Sunday, March 16, 2014

Cetacean echolocation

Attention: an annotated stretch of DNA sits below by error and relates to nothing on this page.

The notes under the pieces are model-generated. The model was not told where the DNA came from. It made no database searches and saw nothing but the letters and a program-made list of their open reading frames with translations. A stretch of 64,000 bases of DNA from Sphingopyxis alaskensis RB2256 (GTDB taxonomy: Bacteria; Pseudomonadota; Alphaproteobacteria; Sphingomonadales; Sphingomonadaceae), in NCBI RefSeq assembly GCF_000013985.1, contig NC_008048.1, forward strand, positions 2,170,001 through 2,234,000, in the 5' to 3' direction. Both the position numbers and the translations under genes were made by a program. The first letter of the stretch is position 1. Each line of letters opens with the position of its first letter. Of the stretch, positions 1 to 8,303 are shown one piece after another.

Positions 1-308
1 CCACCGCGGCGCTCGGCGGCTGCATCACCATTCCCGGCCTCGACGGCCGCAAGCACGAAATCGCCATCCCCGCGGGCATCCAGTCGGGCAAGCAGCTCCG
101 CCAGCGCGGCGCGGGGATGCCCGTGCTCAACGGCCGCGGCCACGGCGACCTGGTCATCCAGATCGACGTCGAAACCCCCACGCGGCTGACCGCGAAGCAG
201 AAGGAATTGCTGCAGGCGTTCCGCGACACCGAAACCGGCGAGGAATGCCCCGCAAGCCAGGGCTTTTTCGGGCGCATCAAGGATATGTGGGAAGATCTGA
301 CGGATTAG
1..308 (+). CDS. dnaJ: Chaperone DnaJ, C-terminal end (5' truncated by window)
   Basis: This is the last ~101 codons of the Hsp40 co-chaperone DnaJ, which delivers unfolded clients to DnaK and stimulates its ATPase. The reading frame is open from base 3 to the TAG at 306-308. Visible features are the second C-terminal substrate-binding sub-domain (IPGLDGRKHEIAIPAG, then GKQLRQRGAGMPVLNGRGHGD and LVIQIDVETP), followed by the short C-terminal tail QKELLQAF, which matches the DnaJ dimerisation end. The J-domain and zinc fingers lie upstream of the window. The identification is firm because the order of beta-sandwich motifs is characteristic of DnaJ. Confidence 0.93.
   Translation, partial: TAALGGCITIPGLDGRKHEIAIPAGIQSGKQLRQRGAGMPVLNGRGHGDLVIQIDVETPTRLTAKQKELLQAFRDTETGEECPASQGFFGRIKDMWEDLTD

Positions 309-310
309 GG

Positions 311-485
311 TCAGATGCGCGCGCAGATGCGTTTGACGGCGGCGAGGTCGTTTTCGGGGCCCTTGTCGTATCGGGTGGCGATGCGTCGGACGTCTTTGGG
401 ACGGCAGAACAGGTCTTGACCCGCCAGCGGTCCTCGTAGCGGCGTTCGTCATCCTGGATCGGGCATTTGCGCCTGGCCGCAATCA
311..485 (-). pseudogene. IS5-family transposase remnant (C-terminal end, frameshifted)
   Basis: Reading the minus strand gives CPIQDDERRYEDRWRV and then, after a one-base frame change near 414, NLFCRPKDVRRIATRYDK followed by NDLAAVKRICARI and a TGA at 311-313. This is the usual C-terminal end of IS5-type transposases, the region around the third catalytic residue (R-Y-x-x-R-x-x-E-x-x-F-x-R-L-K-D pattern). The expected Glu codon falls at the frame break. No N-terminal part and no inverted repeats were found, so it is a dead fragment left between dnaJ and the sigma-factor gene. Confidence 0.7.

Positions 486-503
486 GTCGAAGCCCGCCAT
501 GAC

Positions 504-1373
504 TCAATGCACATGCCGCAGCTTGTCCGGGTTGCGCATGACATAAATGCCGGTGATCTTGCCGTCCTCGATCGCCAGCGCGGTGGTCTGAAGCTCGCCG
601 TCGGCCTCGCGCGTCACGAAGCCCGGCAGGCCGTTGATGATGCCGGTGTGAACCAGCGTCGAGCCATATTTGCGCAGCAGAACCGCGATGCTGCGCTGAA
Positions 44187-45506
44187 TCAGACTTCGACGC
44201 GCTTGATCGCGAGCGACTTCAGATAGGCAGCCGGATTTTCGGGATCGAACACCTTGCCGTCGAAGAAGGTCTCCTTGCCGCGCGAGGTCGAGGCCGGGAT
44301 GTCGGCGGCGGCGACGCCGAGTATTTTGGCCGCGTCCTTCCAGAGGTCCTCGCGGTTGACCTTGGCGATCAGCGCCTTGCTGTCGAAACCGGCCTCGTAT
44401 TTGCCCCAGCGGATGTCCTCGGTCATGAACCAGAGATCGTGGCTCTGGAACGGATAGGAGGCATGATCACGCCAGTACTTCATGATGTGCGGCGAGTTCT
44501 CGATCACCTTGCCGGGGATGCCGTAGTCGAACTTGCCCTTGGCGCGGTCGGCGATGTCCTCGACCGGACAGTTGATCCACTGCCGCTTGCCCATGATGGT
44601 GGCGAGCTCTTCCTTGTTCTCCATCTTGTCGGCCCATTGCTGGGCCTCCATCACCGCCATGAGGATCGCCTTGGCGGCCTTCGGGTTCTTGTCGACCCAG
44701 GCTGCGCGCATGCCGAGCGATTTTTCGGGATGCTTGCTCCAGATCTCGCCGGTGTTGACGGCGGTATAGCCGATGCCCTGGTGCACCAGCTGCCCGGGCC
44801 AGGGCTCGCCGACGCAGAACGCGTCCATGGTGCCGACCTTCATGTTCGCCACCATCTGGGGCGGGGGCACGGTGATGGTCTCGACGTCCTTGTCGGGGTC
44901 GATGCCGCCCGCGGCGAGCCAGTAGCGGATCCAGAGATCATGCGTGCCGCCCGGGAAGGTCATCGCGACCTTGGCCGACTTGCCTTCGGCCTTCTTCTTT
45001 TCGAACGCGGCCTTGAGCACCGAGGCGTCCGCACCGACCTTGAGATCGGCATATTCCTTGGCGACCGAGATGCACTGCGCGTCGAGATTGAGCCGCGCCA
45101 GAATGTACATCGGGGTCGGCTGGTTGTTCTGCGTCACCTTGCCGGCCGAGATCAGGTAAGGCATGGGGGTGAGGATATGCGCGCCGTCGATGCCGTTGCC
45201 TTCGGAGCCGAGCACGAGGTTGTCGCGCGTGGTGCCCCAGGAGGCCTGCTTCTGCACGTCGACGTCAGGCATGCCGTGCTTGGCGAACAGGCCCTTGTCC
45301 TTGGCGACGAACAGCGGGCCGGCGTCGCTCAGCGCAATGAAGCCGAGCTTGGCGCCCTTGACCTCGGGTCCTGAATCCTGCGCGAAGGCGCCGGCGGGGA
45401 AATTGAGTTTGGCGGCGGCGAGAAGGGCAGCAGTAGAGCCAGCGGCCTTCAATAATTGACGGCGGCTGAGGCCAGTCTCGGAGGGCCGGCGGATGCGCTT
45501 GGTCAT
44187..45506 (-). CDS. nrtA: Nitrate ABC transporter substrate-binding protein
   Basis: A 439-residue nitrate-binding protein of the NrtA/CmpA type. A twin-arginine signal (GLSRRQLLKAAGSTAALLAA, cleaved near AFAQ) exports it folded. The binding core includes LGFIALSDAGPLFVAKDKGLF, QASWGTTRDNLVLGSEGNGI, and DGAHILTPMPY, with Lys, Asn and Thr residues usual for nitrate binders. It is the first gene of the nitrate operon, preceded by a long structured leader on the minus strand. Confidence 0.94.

"They can 'see' the fish and then they know to swim in that direction to catch it," says anatomist Jonathan Geisler of the New York Institute of Technology about the trait of echolocation in modern whales. Whales that use echolocation produce high-frequency vocalizations– clicks, squeaks, and squeals – through a soft-tissue nasal passage located between the blowhole and skull. These sounds echo off objects in the water, giving the animal a high-resolution audio image of its surroundings. Geisler led a research team that has determined that this trait existed in a species of whale 28 million years ago, suggesting that the sonar evolved shortly after whales split into 2 separate groups, toothed and baleen, and only 15 or 20 million years after the first whales evolved from wolf-sized land-dwellers and entered the ocean. The fossilized remains of Cotylocara macei (SKULL PICTURED ABOVE) were discovered near Summerville, South Carolina, U.S. The whale was 10' to 11' (3 to 3.4 m) in length and probably swam in a shallow ocean environment, feeding on fish and squid. Geisler postulates that this extinct whale already had a melon, the fat-filled organ in the head of modern whales that focuses the sound waves. Referring to a very deep pocket on top of the skull believed to be associated with an air sinus used in echolocation, the whale's genus name Cotylocara means "cavity head."

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